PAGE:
It seems to me that Hedges here foregoes the opportunity to discuss a legitimate problem in order to exploit some low-hanging fruit. Instead of making the valid point that the Black Bloc’s intentionally disorganized nature avails it to state colonization and corruption—and, therefore, counterproductivity—as well as to anyone simply looking for a means to effect legitimated (at least by some) violence, Hedges seems content with stoking liberal fears (ironic in that Hedges seems critical of the state’s exploitation of people’s fears). The locations of his anger are truly confusing to me.

He seems to save his sharpest criticisms for destructions of property, as in the coffee shop (which Graeber points out is mischaracterized by Hedges) in Oakland. On one hand, he quotes arguments that claim that violence on someone’s person can be just fine; on the other hand, Hedges has big problems with people (ostensibly non-strategically) destroying the property owned by someone(s) (or by some entity) who (that) presumably is privileged enough to own a business in a large US city. And, Hedges’s arguments are meant to support a more strategic left. I fail to fully apprehend Hedges’s simultaneous—supposedly leftist—outrage against property destruction and simultaneous (at least tacit) support for interpersonal violence.


Graeber’s example of Gandhi and the shooter of the British official made me think of last week’s discussion. Gandhi didn’t approve of murder, but he didn’t disapprove of the shooter. This makes a lot of sense to me, as does the fact that Gandhi still found liberatory violence more virtuous than oppressive violence.


In response to Stay Woke, while I don’t believe in punishing people (it seems to me that this is just a form of interpersonal violence—again, another conversation), as long as well all have to live in this system now, I find it striking, and deeply troubling, to see the difference in how justice plays out differently for different groups of people. I also found it interesting how the messages of horizontality and direct action tied the longer Graeber piece with the documentary. I find the notion of diversity of tactics to be one that seems wise. I think that it’s probably important to attack systems of power from many different directions and in many different ways. Of course, Graeber might argue that a point of disagreement between classical anarchists and BLM members might appear in how BLM tries to appeal to the broader populace and some deep sense of empathy or morality at the heart of society’s institutions.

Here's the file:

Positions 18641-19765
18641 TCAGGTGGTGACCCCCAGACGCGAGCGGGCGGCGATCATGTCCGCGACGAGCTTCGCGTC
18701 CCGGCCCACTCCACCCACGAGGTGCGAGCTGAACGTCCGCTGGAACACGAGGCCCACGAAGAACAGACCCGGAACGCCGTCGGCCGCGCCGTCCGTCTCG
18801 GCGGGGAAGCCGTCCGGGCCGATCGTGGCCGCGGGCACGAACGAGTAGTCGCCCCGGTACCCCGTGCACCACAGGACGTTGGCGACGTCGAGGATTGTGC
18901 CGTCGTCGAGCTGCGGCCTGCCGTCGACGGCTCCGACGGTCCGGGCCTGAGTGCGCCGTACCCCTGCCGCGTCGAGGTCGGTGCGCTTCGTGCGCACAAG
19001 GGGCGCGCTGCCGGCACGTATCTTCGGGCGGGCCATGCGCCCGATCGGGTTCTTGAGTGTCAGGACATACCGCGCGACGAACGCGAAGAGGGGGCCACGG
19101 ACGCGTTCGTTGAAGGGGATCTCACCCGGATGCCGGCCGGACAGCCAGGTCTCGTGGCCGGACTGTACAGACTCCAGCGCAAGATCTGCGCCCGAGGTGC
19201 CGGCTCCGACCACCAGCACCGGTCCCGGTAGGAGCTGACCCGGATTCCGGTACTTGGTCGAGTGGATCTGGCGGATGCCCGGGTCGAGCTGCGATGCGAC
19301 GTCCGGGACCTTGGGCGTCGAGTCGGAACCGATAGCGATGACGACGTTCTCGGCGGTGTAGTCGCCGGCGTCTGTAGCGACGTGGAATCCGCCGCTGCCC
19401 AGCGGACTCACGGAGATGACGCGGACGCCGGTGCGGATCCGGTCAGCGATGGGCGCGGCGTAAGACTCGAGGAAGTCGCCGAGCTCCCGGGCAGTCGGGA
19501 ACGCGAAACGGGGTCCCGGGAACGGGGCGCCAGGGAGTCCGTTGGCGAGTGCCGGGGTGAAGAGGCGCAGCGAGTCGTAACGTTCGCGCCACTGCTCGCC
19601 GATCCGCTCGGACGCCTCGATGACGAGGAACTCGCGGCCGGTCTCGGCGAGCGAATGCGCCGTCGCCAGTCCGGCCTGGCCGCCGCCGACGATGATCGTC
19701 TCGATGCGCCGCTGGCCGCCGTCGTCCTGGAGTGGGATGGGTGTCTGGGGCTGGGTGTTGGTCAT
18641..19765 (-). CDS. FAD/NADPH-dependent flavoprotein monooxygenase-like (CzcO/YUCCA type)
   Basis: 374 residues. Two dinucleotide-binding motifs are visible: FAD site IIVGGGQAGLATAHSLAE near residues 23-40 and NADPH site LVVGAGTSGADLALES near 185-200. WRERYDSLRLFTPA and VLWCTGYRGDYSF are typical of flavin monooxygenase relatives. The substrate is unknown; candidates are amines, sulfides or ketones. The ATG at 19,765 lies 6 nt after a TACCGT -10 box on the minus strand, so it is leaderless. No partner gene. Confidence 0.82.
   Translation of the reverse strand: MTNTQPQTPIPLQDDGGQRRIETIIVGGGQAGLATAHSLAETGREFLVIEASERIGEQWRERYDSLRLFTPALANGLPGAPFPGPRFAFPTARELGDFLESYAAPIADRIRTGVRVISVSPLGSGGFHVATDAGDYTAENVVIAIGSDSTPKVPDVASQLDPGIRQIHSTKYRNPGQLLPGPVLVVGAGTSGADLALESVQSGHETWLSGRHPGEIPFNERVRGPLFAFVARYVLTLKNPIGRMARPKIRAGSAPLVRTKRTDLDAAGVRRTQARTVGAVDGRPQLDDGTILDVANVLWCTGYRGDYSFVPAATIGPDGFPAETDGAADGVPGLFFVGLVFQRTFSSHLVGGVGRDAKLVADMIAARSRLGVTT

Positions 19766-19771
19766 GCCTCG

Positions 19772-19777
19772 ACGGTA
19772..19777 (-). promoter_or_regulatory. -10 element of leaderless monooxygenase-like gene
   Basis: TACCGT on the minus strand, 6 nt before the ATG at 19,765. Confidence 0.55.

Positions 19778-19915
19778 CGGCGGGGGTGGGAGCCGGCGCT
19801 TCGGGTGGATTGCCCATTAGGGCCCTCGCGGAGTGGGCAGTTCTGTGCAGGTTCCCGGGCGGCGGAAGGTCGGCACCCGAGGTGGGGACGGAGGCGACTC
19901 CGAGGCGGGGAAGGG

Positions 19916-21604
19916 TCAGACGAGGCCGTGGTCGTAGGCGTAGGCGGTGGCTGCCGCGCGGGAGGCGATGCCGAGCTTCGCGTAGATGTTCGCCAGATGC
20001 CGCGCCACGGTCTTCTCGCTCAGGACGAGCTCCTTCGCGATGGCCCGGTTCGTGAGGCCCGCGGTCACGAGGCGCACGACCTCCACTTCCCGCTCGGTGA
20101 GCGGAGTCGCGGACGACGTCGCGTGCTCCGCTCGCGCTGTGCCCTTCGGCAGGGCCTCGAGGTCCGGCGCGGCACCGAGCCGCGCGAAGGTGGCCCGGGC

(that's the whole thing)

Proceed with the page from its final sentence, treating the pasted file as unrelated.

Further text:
Something that repeatedly appeared in this week’s readings, albeit in varied forms, was the general sense of respect for police that appears in the US. I wonder what makes the US different from other countries in how the police are treated by the media and others. Does the answer maybe appear in something to do with responses by Nixon, Reagan, and others to the US 1968 movements? Has the US always put the police on a pedestal? Why does this seem to happen? What could be done about it?


I appreciated Jensen’s definition of “lifestylism” (in Hedges’s piece) and how he describes cultural markers as indicators of in-groups and self-identifications that have become simplistic substitutes for actual communities and actual intentional praxis, even if I’m not convinced that Black Blocs are necessarily astrategic. I feel that there are interesting and important problems that come from solidarity-as-individual-consumer-choices, but that’s for another conversation.

  1. Graeber, David. “Direct Action, Anarchy, Direct Democracy.” Direct Action: An Ethnography. Oakland: AK Press. 2009. 201-37.